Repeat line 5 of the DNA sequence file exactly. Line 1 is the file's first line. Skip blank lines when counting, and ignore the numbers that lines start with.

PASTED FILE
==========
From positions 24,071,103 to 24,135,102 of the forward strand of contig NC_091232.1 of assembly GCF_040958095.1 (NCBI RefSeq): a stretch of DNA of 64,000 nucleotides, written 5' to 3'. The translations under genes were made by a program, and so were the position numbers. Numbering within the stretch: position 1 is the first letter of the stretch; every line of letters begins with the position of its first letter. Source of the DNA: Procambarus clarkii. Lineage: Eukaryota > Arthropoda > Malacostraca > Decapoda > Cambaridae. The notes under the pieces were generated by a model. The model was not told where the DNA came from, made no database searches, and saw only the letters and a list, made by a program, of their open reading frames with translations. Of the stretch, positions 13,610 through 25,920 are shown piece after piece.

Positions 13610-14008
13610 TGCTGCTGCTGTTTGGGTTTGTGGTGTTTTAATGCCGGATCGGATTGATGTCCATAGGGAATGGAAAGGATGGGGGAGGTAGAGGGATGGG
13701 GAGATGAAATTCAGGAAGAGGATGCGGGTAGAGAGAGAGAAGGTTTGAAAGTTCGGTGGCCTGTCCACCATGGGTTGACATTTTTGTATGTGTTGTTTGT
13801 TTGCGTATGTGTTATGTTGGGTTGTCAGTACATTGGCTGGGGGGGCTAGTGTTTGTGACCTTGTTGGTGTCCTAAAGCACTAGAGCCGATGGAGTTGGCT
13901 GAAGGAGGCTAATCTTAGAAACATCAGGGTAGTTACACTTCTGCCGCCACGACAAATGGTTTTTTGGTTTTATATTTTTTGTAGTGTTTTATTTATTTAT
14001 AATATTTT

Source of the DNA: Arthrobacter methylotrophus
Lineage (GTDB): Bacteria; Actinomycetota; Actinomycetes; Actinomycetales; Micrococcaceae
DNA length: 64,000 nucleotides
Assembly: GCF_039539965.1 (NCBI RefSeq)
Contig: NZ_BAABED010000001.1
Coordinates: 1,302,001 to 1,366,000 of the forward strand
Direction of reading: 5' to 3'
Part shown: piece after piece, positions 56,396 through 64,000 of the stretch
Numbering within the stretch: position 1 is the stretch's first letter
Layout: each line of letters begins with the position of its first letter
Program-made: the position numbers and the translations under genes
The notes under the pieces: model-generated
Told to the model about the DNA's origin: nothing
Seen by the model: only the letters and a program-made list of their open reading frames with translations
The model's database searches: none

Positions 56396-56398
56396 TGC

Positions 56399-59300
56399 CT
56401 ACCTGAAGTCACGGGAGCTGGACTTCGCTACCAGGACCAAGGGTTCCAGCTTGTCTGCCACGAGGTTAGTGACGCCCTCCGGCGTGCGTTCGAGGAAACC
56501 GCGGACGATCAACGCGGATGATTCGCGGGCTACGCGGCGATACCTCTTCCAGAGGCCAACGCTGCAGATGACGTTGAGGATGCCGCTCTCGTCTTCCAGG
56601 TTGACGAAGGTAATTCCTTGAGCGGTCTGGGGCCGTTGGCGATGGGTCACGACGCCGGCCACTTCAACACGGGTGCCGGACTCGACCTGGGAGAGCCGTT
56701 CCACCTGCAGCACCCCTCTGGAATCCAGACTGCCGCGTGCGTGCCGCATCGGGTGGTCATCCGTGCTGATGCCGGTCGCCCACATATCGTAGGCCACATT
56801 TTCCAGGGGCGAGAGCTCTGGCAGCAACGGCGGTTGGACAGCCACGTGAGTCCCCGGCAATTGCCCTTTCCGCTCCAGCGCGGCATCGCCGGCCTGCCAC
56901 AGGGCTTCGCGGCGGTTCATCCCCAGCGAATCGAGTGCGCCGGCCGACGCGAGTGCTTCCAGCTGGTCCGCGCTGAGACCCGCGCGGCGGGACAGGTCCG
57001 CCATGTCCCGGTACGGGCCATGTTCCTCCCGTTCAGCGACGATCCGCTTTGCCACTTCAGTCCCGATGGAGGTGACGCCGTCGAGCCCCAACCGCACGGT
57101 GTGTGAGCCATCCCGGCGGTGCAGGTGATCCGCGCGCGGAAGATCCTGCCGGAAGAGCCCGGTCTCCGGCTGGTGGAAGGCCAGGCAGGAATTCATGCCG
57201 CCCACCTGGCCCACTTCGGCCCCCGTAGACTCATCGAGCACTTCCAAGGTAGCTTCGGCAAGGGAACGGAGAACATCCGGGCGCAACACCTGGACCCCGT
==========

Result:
13801 TTGCGTATGTGTTATGTTGGGTTGTCAGTACATTGGCTGGGGGGGCTAGTGTTTGTGACCTTGTTGGTGTCCTAAAGCACTAGAGCCGATGGAGTTGGCT